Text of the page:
*Always do the required reading before lectures…not only will you understand what the lecturer is talking about, it helps your brain memorise and your notes will tend to be better in the long run! I used to do mine in the park with a Subway ;-)*
I felt like I was living in a library! I had books everywhere at one point.
Most books will be available through your university library, either in physical form or electronically. I would advise to wait until you have actually started your course before buying any books. They can be costly and you may not need all on your reading list. Charity shops in your university town are a good start for older editions of what you need (unless it’s stated you must have the most up to date), Amazon marketplace is great for used/second hand academic books and student forums, where students may advertise their used books. I bought a few books in my first year, two of them I know I will continue to use, one probably not so much…£60 worth of book…sitting on a dusty shelf! So, be smart with reading. If your library have them, great. I would often stay an hour or more after lectures and work in the library, using their books, making notes. Much less to carry and always put me in a ‘must do work’ frame of mind.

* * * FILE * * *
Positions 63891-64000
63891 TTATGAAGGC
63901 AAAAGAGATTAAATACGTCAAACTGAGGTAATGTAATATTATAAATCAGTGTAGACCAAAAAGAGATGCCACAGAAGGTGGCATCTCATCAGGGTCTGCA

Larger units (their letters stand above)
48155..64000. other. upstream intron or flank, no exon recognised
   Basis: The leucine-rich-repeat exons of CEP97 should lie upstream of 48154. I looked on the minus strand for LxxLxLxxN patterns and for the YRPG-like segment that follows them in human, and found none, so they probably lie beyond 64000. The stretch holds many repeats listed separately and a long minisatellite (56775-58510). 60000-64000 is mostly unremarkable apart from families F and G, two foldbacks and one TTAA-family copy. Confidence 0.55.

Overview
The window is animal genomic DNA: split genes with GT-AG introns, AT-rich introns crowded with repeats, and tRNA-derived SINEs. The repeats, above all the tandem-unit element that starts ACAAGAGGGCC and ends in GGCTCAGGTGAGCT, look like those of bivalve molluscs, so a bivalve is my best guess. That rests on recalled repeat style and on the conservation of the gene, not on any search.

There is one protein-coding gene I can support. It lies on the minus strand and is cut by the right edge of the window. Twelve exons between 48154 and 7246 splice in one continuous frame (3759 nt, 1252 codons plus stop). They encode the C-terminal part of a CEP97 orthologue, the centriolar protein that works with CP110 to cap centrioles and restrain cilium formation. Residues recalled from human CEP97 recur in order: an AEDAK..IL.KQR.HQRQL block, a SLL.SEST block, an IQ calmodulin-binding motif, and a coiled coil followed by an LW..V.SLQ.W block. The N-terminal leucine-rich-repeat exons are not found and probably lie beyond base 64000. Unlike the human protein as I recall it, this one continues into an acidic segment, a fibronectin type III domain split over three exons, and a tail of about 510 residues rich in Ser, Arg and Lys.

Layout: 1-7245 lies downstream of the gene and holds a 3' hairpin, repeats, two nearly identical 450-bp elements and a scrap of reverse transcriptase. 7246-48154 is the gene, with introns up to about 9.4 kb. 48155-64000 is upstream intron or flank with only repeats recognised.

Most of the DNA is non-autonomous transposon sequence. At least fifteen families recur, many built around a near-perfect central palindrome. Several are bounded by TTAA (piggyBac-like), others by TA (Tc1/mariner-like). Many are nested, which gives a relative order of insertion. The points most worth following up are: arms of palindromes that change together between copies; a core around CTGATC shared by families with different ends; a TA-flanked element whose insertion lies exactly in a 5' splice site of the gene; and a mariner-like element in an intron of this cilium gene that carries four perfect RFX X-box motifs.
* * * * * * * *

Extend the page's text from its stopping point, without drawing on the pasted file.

Exciting and painful! I loved getting information about what assessments were coming up, however I am a ‘time freak’ and started on most of my assessments way too early. In my first year, I had a few essays, a few exams a poster presentation and a couple of group presentations. Prepare yourself!
Yes, preparation is key. Don’t be lazy, get your timetable sorted out and set aside time for each module. I used a whiteboard and a set of coloured pens (available here) and organised each semester by due in dates. Obviously the earliest ones get priority but don’t underestimate presentations. They take a lot of work and nagging and practice to get the good grades. If you are organised, you will certainly be less stressed when it comes to undertaking your assessments. It’s important to have fun too, take your mind off of things and if an idea pops into your head, jot it down in your phone or on a small notebook. If you overwork, you’ll end up like my mate Howard over there (@howardsbones).
Always try to finish a week before hand-in day. That way, you can proof read your work and make amendments last minute if need be. Hand in days always seemed to be busy, so if it’s not too much hassle, hand in the day before if you’re happy with it and avoid queues.
A good diary will help, for a start. Last year I used The Palgrave Student Planner, this year I have opted for the Pearson version. I slightly prefer the layout of this one (see in video below).
The diaries are bulky but they literally do have all of the information you need. These diaries range between £6.00 and £10.00 and can be bought from WH Smiths or online. I got mine here. The point of a diary like this is that you keep EVERYTHING in one place. There are timetables on the back and you can discard them as your semester finishes, plenty of writing space, notes pages, monthly planner pages, deadline pages etc etc. There really is a lot and if you look through it and use as much as possible, it will make your life a hell of a lot easier.
Apps I Used: